Godric Borrell

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Godric Borrell
Borell.png
Title Lord of Sweetsister[1]
Shield of Sisterton[1]
Master of Breakwater Castle[1]
Keeper of the Night Lamp[1]
Allegiance House Borrell
Culture Sistermen
Born At Sweetsister[2]
Issue At least two daughters[1]
Father Lord Borrell
Book(s) A Feast for Crows (appendix)
A Dance with Dragons (appears)

Godric Borrell is the Lord of Sweetsister, Shield of Sisterton, Master of Breakwater Castle, Keeper of the Night Lamp,[1] and the head of House Borrell.[3]

Appearance and Character

Godric is a big, fleshy, man with massive shoulders. His face is blunt and brutal with a massive brow. Godric is bald on the top of his scalp, though coarse grey and white hair grows from his cheeks and chin. The black-eyed lord has thick lips, and his nose is lumpy and red veined. Godric has all of his teeth, though most are yellow and one is blackened. He has "the mark", webbing between the middle three fingers on his big right hand.[1]

Lord Borrell is fond of storms and sister's stew, but not of northmen.[1] According to a semi-canon source, he is pragmatic.[2]

Ser Davos Seaworth thinks of him as a robber lord and a wrecker. Though Godric has a black repute, he still respects the ancient laws of hospitality.[1]

History

During Robert's Rebellion, Eddard Stark washed up on Sweetsister while trying to sail to the north to raise his banners. Godric's father, Lord Borrell, could easily have turned Eddard over to King Aerys II Targaryen for a reward. Godric was in attendance when his father instead freed Ned.[1]

Because the Three Sisters have long tolerated smugglers, Lord Stannis Baratheon, master of ships for King Robert I Baratheon, once sent a fleet to Sisterton without Godric's leave and made him hang a dozen friends. Stannis threatened to hang Godric as well should some ship sink because the Night Lamp had gone black.[1]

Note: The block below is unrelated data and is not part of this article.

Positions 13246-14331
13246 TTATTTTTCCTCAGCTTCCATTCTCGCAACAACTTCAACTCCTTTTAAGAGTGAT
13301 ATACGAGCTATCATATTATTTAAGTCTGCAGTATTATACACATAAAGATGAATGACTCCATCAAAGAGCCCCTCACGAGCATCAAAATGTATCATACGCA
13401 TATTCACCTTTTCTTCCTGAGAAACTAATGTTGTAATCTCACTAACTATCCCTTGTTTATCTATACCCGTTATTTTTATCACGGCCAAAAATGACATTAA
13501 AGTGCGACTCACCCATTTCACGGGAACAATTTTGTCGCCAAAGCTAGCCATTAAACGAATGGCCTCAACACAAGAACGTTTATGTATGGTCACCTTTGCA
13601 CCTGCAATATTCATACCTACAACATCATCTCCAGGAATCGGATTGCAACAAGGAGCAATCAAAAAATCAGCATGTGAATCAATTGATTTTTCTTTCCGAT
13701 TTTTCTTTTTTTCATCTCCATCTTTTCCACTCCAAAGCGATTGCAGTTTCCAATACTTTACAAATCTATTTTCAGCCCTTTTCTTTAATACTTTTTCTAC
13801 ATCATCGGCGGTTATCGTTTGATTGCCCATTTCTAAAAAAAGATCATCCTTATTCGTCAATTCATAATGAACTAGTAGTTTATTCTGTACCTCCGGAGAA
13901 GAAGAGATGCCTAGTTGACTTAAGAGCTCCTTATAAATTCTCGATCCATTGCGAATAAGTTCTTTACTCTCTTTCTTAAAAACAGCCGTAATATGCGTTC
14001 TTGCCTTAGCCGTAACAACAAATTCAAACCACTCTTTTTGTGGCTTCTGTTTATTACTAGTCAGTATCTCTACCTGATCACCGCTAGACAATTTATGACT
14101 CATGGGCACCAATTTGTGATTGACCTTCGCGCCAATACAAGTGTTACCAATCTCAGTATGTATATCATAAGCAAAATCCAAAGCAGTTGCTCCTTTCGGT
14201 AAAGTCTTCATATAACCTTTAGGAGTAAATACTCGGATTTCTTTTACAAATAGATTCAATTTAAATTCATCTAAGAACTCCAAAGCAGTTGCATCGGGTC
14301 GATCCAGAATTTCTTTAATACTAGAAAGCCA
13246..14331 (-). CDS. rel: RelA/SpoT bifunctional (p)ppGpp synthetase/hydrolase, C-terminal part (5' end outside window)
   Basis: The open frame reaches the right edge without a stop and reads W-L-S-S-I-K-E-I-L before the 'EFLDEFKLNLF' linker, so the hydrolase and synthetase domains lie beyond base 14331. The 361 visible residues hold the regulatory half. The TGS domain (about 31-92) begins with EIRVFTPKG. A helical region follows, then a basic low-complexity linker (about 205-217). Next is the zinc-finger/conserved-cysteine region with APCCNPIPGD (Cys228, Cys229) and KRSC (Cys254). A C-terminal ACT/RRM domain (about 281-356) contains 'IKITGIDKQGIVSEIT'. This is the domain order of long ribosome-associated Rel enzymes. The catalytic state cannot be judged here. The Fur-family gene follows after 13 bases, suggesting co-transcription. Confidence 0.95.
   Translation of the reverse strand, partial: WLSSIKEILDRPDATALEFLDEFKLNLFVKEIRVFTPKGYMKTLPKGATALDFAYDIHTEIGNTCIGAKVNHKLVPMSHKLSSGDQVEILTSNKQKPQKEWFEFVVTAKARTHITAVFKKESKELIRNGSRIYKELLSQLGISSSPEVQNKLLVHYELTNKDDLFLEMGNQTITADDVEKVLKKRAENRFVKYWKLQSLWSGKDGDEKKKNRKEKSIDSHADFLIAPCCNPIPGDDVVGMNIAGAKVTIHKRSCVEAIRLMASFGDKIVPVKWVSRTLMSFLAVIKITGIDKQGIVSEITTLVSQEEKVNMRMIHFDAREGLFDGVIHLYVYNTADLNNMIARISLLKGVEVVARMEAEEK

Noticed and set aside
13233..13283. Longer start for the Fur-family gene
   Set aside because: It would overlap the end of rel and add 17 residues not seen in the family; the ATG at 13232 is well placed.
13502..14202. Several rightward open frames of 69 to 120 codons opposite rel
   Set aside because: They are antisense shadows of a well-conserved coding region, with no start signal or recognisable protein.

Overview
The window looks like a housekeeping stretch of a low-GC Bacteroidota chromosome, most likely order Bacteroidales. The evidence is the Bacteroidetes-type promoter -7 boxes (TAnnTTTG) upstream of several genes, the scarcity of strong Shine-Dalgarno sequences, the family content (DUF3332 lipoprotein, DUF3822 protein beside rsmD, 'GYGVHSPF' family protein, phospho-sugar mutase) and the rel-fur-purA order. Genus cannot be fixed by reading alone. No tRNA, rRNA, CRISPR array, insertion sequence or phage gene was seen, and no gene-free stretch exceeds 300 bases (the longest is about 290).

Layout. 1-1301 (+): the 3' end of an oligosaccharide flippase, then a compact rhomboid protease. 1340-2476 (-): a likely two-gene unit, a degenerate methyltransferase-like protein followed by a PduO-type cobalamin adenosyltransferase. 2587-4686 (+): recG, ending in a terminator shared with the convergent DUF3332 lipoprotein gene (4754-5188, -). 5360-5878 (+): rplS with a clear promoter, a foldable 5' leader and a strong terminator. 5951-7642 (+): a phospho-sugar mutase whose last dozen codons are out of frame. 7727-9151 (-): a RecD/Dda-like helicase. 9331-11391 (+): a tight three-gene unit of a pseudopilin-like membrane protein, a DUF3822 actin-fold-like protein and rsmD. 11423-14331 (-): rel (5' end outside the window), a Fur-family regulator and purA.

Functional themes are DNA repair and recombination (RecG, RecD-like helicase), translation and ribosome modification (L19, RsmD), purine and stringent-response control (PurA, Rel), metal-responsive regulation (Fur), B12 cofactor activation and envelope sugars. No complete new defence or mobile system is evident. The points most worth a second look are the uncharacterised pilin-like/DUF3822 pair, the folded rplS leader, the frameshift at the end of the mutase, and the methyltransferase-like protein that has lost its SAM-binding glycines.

Godric has daughters but no sons, and his granddaughters include Gella.[1]

Recent Events

A Dance with Dragons

Lord Godric claims the cargo of Sloe-Eyed Maid after the ship crashes into rocks in the Bite.[1]

A group of Freys led by Rhaegar Frey arrive at Sweetsister en route to White Harbor, bringing Lord Wyman Manderly the bones of Wyman's younger son, Ser Wendel. Disdainful of Wyman, Lord Godric states he would have hanged the Freys if they had extended him such a "courtesy".[1]

Godric is having supper when Lord Davos Seaworth is brought before him. Godric updates Davos on the current events, including the death of Lord Tywin Lannister. He tells Davos the story of Eddard Stark's visit, recounting to Davos about a fisherman and his daughter who brought Ned Stark in secret across the Bite to the north at the beginning of Robert's Rebellion. If Godric is to be believed, Ned left her with a bag of silver and a bastard in her belly, which she named Jon Snow after Lord Jon Arryn.[1]

It becomes evident that Godric harbors doubts about Queen Regent Cersei Lannister's ability to rule, as he notes that Davos would be in chains if her uncle, Ser Kevan Lannister, were in power. When Godric tells Davos of his father's parting words to Ned Stark, "If you lose, you were never here," Davos replies, "No more than I was."[1] Godric then allows Davos to leave for White Harbor to attempt to curry favor with Lord Manderly.[4]

Quotes by Godric

These kings never bother with the Sisters. Why should they? We are small and poor. And yet you're here. Delivered to me by the storms.[1]

—Godric to Davos Seaworth

The sea's a treacherous cruel thing.[1]

—Godric to Davos Seaworth

Quotes about Godric

The lords of the Three Sisters had a black repute, and none more so than Godric Borrell, Lord of Sweetsister, Shield of Sisterton, Master of Breakwater Castle, and Keeper of the Night Lamp … but even robber lords and wreckers were bound by the ancient laws of hospitality.[1]

—thoughts of Davos Seaworth

Family

Lord Borrell
 
Unknown
wife
 
 
 
 
 
 
 
 
 
 
 
 
 
Godric
 
Unknown
wife
 
 
 
 
 
 
 
 
 
 
 
 
 
 
 
 
 
 
 
 
 
 
 
 
 
 
 
 
Daughter
 
Unknown
husband
 
Daughter
 
Unknown
husband
 
 
 
 
 
 
 
 
 
 
 
 
 
 
 
 
 
 
 
 
 
 
 
 
Gella
 
 
 
 
 
Daughter
 


References